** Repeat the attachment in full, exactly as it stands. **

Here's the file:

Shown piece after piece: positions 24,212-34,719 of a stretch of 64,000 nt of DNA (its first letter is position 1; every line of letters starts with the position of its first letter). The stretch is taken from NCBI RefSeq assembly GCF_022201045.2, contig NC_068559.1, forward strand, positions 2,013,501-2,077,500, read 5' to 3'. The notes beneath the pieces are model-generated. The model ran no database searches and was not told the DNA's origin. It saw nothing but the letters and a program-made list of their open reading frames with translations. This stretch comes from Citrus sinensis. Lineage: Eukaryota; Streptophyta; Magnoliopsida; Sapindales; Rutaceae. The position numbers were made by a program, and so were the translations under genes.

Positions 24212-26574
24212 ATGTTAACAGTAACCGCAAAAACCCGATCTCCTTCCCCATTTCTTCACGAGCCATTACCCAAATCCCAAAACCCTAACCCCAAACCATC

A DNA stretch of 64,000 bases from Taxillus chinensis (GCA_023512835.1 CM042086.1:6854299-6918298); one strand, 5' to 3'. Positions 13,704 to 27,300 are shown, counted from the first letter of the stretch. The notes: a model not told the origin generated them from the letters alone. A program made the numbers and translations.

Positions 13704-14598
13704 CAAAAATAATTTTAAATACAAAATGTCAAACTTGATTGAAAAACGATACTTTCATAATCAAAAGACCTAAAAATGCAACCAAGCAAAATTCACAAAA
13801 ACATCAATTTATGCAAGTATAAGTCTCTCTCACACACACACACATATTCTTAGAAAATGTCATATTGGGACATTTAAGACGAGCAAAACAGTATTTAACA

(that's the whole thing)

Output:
Shown piece after piece: positions 24,212-34,719 of a stretch of 64,000 nt of DNA (its first letter is position 1; every line of letters starts with the position of its first letter). The stretch is taken from NCBI RefSeq assembly GCF_022201045.2, contig NC_068559.1, forward strand, positions 2,013,501-2,077,500, read 5' to 3'. The notes beneath the pieces are model-generated. The model ran no database searches and was not told the DNA's origin. It saw nothing but the letters and a program-made list of their open reading frames with translations. This stretch comes from Citrus sinensis. Lineage: Eukaryota; Streptophyta; Magnoliopsida; Sapindales; Rutaceae. The position numbers were made by a program, and so were the translations under genes.

Positions 24212-26574
24212 ATGTTAACAGTAACCGCAAAAACCCGATCTCCTTCCCCATTTCTTCACGAGCCATTACCCAAATCCCAAAACCCTAACCCCAAACCATC

A DNA stretch of 64,000 bases from Taxillus chinensis (GCA_023512835.1 CM042086.1:6854299-6918298); one strand, 5' to 3'. Positions 13,704 to 27,300 are shown, counted from the first letter of the stretch. The notes: a model not told the origin generated them from the letters alone. A program made the numbers and translations.

Positions 13704-14598
13704 CAAAAATAATTTTAAATACAAAATGTCAAACTTGATTGAAAAACGATACTTTCATAATCAAAAGACCTAAAAATGCAACCAAGCAAAATTCACAAAA
13801 ACATCAATTTATGCAAGTATAAGTCTCTCTCACACACACACACATATTCTTAGAAAATGTCATATTGGGACATTTAAGACGAGCAAAACAGTATTTAACA